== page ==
We now have a heady cocktail: high energy in tight space, having volatile and inflammable material under pressure, manufactured in very exacting conditions with exothermic interactions which can lead to thermal runaway. Batteries need to be charged in a highly controlled manner. Make a mistake and you can burn down your house. The level of charge is estimated by mathematical models and charging controlled using advanced electronics.

In short, coupling is tight and complexity high. Samsung gave a firmware patch which capped the battery being charged up to 60 per cent of total capacity, which led to several speculations on the cause of failure in first place. Was it just a case of too tight a form factor that the battery didn’t get to expand while charging forced electrodes to come in contact? The electrodes are separated by very thin separators which can get punctured, causing a short circuit, say, a small crack in a large dam. It has been speculated that possibly phone electronics couldn’t estimate the level of charge and kept charging the battery, and hence the cap of 60 per cent.

What baffles one is that even after batteries were replaced by those from another manufacturer, the problem continued. So clearly, the linkage goes deeper.

The Lessons

  • Charge your phone by keeping it in open space. Imagine if it were to ignite. Would the fire be contained? Are there curtains or other combustible material nearby?
  • Don’t talk while the phone is on charge; use speaker instead, if you must.
  • Best guard against electrical problems is to just touch the object and sense how hot it is. Uncomfortably hot means the electronics inside is at a much higher temperature and the battery may enter in to thermal runaway.
  • Use chargers from original equipment manufacturers.
  • Charging a laptop on the bed is a very bad idea. Apple’s new range has fan-less designs; they cleverly use the metallic body of the laptop to manage the heat. It’s always a good idea to keep the laptop on a solid surface, which leaves some space under the laptop. Try not to use the laptop on tables with the top covered with a sheet of cloth or having a cushioned top.
  • If you find a battery bloated, deformed or damaged, discard it immediately, at a place where even if the battery catches fire, damage is contained. You can’t repair the battery.
  • It’s not a good idea to keep discarded phones and unused Lithium ion batteries around in the house. Dispose them.
  • Unless you have an electric vehicle with a Lithium ion battery, you can just pour water on the battery on fire, as the amount of lithium in the battery is very small. (Lithium reacts violently with water)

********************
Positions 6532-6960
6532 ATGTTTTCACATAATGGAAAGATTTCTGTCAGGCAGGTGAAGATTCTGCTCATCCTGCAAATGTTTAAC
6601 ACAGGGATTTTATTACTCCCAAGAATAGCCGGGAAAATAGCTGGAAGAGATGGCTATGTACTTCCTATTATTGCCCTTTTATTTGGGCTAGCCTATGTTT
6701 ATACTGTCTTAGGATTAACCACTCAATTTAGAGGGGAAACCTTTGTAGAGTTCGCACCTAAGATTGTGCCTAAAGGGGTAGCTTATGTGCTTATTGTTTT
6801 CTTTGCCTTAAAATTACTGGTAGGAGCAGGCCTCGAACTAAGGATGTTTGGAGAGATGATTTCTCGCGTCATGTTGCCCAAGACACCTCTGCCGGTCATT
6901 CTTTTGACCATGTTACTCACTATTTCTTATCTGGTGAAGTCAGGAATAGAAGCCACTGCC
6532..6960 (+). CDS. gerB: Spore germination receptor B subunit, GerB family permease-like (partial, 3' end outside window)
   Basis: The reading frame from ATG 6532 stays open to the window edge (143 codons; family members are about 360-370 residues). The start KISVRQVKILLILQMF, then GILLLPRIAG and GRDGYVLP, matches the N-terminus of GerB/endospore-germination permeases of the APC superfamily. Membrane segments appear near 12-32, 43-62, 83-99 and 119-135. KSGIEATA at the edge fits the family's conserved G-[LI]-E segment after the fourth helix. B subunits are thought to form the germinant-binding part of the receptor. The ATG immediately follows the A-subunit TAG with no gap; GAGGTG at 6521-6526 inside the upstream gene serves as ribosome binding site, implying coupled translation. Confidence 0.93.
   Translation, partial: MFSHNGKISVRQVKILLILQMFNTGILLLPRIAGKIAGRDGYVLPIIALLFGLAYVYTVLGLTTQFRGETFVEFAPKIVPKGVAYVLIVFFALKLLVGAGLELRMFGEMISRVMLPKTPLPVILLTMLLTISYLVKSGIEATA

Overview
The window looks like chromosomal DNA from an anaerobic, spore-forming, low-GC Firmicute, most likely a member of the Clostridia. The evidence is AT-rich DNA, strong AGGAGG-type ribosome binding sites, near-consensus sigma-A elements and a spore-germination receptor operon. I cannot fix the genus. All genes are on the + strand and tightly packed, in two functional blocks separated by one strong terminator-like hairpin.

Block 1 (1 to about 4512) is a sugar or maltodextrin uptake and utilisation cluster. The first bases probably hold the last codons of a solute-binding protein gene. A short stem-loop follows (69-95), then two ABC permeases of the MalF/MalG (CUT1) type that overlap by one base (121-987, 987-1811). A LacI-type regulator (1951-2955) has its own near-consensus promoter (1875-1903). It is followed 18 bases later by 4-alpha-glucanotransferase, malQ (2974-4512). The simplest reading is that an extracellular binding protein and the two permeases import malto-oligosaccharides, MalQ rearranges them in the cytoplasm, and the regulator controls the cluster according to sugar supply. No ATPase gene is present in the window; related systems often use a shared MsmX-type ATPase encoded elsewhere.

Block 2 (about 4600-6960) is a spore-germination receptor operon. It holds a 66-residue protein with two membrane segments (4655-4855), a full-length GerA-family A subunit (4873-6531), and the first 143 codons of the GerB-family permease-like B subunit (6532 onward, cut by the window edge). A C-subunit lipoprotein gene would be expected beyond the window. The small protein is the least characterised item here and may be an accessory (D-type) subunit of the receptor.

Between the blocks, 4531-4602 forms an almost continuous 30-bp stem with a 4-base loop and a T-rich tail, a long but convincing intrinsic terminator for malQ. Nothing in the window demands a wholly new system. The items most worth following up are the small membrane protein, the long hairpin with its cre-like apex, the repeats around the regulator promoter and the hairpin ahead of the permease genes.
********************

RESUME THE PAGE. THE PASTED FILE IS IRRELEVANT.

• As a matter of rule, don’t do a ‘quick charge’ of your device. Several cigarette lighter socket car chargers give this option. Don’t use them.
  • Power banks are nothing but batteries of the kind we’ve been discussing and suffer from the same drawbacks. It also needs to be handled with care. Market is flooded with power banks at various price points; be careful in selecting them.
  • As a rule of thumb, slow charging is good. If you charge through the computer’s USB port, that is quite safe.

Please take a close look at the pictures of what remains of a mobile phone when its battery combusts. We press it against our head. It is not to scare you, but just be a little cautious.

The lessons: moderating the tech arrogance

The Samsung Galaxy Note 7 recall is a classic example of how the new normal is disturbing. There is a need to appreciate the hidden connectedness and dependence; in essence, this is what one calls maturity and wisdom.

The recent cyber attack on internet infrastructure in the United States on 21 October was mounted through baby monitors and other household gadgets like CCTV cameras (see this and this). So long as life or money didn’t depend on computer networks, one could have dismissed such cyber attacks as annoyance, but growing complexity sees such networks getting increasingly embedded in matters which impact our lives (think of Watson, Tesla) or money (the cyber attack on Indian banking – SBI to replace six lakh ATM cards) or livelihood. Volkswagen cheating on emission testing also plays out the complex relationship between the company discipline, statutes, understanding of tests procedures and tools available.